Kim will take what she learns from Hospice staff into her own health care field. She is working toward a physiotherapy degree. "Through volunteer work and some physio I experienced after a fall, I know what I want to do," she says. "That's essential. There's no point spending heaps of time and money on school and then realizing you hate your chosen field."


Jobs in all health care fields are plentiful and the numbers are even more promising in the future. That's one reason 20-year-old Vicki Klie decided on nursing. She'll graduate as a registered nurse next spring and she's happy about her many options. "I live near Detroit," she says, "and with the nursing shortage I can work in the U.S. or Canada."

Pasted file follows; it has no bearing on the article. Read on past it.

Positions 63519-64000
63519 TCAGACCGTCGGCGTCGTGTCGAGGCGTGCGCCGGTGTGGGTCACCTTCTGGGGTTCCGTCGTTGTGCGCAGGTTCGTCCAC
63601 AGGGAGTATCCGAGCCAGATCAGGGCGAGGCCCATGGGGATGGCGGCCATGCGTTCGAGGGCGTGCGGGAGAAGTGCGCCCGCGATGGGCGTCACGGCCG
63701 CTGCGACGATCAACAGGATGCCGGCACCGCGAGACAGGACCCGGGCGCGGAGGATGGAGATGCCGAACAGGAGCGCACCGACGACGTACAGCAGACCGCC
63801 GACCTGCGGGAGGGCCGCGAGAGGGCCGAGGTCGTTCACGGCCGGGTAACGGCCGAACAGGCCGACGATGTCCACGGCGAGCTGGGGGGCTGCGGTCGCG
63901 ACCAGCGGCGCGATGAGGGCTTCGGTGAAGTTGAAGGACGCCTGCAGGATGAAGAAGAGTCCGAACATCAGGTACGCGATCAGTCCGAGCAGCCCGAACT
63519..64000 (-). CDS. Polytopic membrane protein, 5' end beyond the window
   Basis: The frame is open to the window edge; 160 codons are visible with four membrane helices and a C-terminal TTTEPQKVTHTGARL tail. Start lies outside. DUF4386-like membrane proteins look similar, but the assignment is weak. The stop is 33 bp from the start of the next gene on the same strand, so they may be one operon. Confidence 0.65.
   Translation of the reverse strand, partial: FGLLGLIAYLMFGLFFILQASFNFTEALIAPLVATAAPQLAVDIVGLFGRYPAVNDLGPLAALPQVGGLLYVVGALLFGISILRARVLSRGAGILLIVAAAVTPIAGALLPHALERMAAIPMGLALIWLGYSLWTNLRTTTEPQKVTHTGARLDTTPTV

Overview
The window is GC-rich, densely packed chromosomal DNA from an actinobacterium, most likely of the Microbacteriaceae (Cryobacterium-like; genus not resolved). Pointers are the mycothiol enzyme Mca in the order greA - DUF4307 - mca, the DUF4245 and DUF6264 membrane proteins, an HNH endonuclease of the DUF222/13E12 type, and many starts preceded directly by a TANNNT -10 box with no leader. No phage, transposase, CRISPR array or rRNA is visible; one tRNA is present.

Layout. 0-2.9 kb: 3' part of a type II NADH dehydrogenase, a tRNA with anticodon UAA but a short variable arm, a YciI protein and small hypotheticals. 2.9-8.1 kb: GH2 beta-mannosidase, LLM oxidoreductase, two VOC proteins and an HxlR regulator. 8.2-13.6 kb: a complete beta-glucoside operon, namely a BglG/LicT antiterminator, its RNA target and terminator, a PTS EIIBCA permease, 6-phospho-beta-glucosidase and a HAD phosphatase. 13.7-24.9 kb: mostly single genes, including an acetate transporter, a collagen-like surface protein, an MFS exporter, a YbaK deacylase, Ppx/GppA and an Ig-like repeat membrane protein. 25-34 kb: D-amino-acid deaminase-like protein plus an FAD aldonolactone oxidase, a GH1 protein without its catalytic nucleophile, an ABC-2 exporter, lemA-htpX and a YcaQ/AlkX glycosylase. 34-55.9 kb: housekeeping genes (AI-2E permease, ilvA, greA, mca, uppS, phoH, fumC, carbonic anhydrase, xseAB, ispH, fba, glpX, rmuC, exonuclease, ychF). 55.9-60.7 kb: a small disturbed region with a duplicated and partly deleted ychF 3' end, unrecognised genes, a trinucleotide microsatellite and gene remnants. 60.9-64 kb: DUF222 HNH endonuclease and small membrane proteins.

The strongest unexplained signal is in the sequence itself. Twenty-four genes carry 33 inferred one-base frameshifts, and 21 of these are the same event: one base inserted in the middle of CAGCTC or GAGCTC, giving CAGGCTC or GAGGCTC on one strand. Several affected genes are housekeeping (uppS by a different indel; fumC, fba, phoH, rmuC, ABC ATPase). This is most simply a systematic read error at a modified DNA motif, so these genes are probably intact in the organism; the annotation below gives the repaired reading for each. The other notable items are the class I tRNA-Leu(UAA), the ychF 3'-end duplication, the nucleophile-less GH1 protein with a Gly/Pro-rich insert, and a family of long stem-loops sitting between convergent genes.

Vicki's interest in nursing was sparked by a high-school co-op term when she rode with the paramedics. "It was awesome," she says. "Those adventures made up my mind for me." Her nurse's training is very hands-on and put her in the hospital since her first semester.
"It's an amazing feeling when you connect with a patient or make someone feel better."

"Nothing is more rewarding than making a living helping people," agrees Miko Amouyal, a registered massage therapist from. "Feeling needed, that's what's important to me."

Miko, 24, left his job as a high-performance strengthening and conditioning coach to become a massage therapist.

"I wanted to be effective manually," he said, "I looked into physio, chiropractic and other health care options, but liked the hands-on, short but intense massage therapy training."

Miko, who graduated last year from Zehava School of Massage Therapy, divides his time among a sports injury clinic, a clinic that rehabilitates accident victims, and his private practice. "I like to work a lot and to change my environment," he said. "It helps keep me motivated and interested."